There’s now a question whether OSHA’s new injury and illness recordkeeping requirements, years in the making and scheduled to go into effect January 1, 2002, will in fact take effect on that date.

“OSHA has pulled from the Office of Management and Budget its documents covering the paperwork burden posed by the recordkeeping standard,” said an OSHA spokesperson. “The paperwork issues being considered are in line with the overall review of the recordkeeping standard (now being conducted within the Department of Labor). Andrew Card, President Bush’s chief of staff, ordered the review of all regulations promulgated by the previous administration and not yet in effect.”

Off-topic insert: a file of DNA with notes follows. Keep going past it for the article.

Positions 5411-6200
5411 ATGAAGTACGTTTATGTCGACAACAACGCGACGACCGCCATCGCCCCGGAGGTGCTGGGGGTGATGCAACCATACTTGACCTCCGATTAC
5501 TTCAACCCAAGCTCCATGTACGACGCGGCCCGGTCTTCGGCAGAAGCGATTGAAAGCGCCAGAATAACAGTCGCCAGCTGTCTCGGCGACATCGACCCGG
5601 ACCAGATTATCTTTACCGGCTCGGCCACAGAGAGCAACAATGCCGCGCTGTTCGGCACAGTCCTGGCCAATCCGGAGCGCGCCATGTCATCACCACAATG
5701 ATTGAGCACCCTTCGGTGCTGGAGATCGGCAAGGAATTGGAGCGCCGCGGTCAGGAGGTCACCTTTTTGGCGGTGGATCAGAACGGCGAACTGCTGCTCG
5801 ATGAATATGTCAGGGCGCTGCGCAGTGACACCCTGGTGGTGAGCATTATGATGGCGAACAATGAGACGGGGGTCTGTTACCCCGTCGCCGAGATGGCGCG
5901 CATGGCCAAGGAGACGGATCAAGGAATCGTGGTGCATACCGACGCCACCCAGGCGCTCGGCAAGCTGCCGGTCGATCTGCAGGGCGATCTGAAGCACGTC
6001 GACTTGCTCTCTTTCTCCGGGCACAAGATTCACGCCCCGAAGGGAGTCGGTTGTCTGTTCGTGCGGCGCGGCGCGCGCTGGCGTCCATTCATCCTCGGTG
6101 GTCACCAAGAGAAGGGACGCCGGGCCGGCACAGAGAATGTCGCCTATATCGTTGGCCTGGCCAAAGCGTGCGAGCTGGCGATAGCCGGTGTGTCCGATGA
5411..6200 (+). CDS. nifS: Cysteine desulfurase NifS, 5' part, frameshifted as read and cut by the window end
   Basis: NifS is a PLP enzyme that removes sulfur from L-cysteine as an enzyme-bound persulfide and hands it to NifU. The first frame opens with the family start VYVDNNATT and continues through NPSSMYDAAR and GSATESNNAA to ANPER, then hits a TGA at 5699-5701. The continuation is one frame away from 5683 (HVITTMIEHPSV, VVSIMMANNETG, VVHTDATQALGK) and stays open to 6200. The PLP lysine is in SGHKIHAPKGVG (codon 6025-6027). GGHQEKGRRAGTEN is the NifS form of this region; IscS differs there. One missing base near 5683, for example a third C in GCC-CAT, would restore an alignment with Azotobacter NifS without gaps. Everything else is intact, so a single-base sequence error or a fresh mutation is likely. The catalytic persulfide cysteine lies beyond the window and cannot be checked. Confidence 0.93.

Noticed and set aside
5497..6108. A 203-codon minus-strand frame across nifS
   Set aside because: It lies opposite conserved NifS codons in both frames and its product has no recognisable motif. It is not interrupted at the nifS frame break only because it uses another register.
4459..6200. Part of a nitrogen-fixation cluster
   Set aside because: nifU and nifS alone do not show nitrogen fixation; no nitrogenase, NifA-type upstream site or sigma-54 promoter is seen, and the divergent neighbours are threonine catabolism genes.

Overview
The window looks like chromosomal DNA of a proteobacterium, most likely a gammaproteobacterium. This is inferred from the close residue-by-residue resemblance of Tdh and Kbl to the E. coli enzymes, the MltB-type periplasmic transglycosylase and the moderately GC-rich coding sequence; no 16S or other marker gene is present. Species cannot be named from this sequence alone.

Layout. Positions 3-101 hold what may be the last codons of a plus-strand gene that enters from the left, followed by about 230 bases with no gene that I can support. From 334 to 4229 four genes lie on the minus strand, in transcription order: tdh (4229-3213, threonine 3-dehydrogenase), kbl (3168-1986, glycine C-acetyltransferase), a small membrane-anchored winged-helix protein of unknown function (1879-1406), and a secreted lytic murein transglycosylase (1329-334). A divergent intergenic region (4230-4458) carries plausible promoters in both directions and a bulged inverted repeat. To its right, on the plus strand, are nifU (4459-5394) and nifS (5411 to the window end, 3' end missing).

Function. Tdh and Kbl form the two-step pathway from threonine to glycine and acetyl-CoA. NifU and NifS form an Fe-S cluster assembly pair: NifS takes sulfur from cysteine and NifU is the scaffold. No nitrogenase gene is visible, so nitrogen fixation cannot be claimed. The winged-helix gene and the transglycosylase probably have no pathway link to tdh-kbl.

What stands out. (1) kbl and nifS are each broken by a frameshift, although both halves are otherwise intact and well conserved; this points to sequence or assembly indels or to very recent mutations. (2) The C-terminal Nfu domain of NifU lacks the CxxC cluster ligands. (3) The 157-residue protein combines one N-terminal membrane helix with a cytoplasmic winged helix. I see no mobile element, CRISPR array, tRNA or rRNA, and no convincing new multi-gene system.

OSHA’s revised recordkeeping rules were published January 18, 2001, two days before President Clinton left office.

In a lawsuit challenging the rules filed by the National Association of Manufacturers in March, NAM argued that a 60-day delay issued by the Bush administration on all regs released in the last days of the Clinton era pushed the effective date of the recordkeeping standard back to March 1, 2002.

But at the moment, all bets are off.

“It’s unclear at this point whether the new rules will go into effect next January,” said the OSHA spokesperson. “We just don’t know. I know that’s an unsatisfactory answer, but it’s all up in the air.”